Mental Health Makes Major Difference in Recovery Process

We are hearing a lot more about mental health these days, and that’s an excellent step in the right direction. For so long, mental health problems have been swept under the rug, with so many people suffering silently because of the stigma and shame associated with depression, anxiety, Bipolar disorder, Obsessive Compulsive Disorder, and many other illnesses.

 

Thankfully, this is all changing thanks to more brave advocates speaking out about their own struggles and spreading awareness about mental health. Every time a public figure, athlete, politician, teacher or other courageous soul steps forward with their story, they are opening the door for greater understanding and compassion for those with mental health challenges.

 

Mental health and psychological wellbeing plays a huge role in an individual’s lifestyle, career, education and personal relationships. It’s also a huge factor in one’s success during the substance abuse recovery process.

 

Mental Health and Recovery

There are many reasons why mental health is crucial to a solid and lasting recovery. Withdrawal and rehabilitation are part of a long road to recovery, and people need all the support and help they can get throughout this process. Having a healthy mental state gives individuals the starting tools to begin their journey to overcome addiction and adopt a healthier, happier lifestyle.

 

There’s no doubt that the recovery process saves lives before it’s too late. But there are two key parts of recovery: detoxification and treatment. Many insurance providers are beginning to step up to mental health coverage, such as United Healthcare Mental Health Coverage, among others. Detox will treat your physical addiction, but drug abusers need much more than that to beat their demons. According to https://detoxtorehab.com, detox “will not do anything to address why you have become addicted in the first place. Your addiction did not start with drugs and alcohol. It began with co-occurring disorders, traumatic events, or unresolved feelings of abandonment, rage, or fear. Treatment addresses those issues, not detox.”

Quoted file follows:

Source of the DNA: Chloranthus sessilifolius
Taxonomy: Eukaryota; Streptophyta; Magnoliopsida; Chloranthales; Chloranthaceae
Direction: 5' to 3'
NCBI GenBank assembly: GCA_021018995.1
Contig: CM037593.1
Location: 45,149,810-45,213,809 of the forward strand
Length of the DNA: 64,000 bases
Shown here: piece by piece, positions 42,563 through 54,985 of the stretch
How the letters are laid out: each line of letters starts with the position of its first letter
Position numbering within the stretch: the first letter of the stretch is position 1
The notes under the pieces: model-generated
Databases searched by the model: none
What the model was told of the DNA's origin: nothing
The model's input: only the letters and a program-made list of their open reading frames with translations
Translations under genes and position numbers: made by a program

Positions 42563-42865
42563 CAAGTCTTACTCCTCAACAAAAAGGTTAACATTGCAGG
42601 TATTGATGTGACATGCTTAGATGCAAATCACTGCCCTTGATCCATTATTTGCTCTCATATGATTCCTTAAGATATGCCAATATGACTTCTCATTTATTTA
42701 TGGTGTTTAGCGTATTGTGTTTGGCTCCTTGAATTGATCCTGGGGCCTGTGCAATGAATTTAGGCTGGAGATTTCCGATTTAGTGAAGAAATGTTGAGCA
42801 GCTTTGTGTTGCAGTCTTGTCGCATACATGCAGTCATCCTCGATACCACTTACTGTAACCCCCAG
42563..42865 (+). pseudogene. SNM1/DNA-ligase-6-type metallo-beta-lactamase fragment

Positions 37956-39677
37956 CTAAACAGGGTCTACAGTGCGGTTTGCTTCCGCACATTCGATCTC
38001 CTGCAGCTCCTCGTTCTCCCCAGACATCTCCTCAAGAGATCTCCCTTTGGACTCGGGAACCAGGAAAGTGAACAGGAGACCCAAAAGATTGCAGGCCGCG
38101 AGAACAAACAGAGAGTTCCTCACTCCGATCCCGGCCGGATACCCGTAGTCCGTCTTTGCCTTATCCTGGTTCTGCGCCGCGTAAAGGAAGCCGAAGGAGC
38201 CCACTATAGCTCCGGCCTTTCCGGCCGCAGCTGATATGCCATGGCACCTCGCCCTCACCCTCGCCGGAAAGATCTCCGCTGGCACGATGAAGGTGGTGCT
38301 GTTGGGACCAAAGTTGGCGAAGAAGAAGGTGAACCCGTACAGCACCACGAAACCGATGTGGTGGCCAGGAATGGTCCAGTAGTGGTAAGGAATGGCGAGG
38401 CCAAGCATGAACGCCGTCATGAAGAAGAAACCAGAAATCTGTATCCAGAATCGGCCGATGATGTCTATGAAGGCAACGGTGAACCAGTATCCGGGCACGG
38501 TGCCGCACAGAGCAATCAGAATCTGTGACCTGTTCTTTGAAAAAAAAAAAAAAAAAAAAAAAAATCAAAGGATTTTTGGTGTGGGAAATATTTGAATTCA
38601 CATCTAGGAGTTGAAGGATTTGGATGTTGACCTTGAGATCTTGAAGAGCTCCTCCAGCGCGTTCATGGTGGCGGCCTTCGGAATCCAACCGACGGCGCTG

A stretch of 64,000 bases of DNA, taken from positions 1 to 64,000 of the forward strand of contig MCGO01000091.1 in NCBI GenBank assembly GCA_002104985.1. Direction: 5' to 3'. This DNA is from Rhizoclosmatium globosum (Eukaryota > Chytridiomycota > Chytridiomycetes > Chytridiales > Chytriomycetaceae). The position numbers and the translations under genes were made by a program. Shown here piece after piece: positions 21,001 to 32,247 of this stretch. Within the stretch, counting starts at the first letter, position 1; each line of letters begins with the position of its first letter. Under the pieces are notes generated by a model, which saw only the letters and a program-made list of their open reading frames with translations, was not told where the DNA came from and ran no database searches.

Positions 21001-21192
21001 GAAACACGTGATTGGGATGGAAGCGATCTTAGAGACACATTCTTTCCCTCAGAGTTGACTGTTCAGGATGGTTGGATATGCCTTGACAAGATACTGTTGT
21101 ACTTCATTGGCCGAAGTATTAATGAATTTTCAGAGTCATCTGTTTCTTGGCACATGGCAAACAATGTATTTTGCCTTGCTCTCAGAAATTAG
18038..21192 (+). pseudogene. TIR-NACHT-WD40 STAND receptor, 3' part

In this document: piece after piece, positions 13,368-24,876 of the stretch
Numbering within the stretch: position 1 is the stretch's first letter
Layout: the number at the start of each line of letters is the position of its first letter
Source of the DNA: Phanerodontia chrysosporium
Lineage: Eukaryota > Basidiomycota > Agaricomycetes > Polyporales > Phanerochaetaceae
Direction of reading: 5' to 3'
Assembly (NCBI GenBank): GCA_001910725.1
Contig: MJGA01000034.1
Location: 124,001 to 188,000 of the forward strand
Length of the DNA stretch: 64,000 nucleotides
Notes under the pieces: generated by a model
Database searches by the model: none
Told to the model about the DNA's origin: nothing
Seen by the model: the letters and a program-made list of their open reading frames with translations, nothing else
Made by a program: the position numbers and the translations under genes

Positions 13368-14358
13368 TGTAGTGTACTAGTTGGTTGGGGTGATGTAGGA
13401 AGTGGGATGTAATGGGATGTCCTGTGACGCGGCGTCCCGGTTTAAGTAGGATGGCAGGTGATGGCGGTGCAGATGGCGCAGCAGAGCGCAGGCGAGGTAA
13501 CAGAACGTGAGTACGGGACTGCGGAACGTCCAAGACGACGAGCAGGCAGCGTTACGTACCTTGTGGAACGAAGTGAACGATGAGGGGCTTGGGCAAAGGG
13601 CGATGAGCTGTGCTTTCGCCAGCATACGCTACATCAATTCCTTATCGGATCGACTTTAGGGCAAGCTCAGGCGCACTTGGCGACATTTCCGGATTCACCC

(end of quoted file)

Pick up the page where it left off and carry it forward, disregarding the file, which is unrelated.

Treatment provides much-needed support in healing underlying issues and overcoming struggles such as depression and anxiety. Recovering addicts receive mental, emotional, and spiritual guidance as they return to the person they were before addiction took over. It is absolutely crucial that individual suffering from addiction figure out where their addiction originates, so that they can work on these issues and prevent the drugs from taking over again.

 

 

The Prevalence of Mental Health Disorders in the US

Every year, approximately 42.5 million American adults, or 18.2 percent of the total U.S. adult population, suffers from some form of mental illness. This includes depression, schizophrenia and bipolar disorder. It’s no wonder many people who experience hopelessness and helplessness turn to temporary forms of relief and happiness, i.e. drugs and alcohol.

 

An estimated 5.2 million Americans aged 18 to 54 will experience post-traumatic stress disorder in a given year. PTSD can lead to severe depression, mood swings, and anxiety. People who suffer from PTSD are vulnerable to vices like drugs and alcohol, because these substances make it easier to forget about one’s distressing past. If drugs or alcohol become a coping mechanism for PTSD, the desolate cycle of addiction is right around the corner.

 

Mental health is so important for the treatment process, and if someone is suffering from PTSD, they will need professional help to overcome those triggers. When a person uncovers the cause of their PTSD, they unlock the secrets to healing and adopting a healthier future. Attending a reputable, professional rehabilitation center can set recovering addicts on the path to success.

 

Self Medicating Mental Health Disorders

Depression is another gateway into the miserable cycle of substance abuse. When we ask the question “why do people self medicate” we often arrive at the answer of poor mental health. When overwhelmed with depression, it can be easy to slip into drug and alcohol use to ease the pain and suffering. Yet self-medicating with these substances will only worsen depression, and it’s important that people get the help they need to adopt healthy coping skills. For former drug users tentatively starting on the road to recovery, acknowledging their depression can lead to a healthier way of life.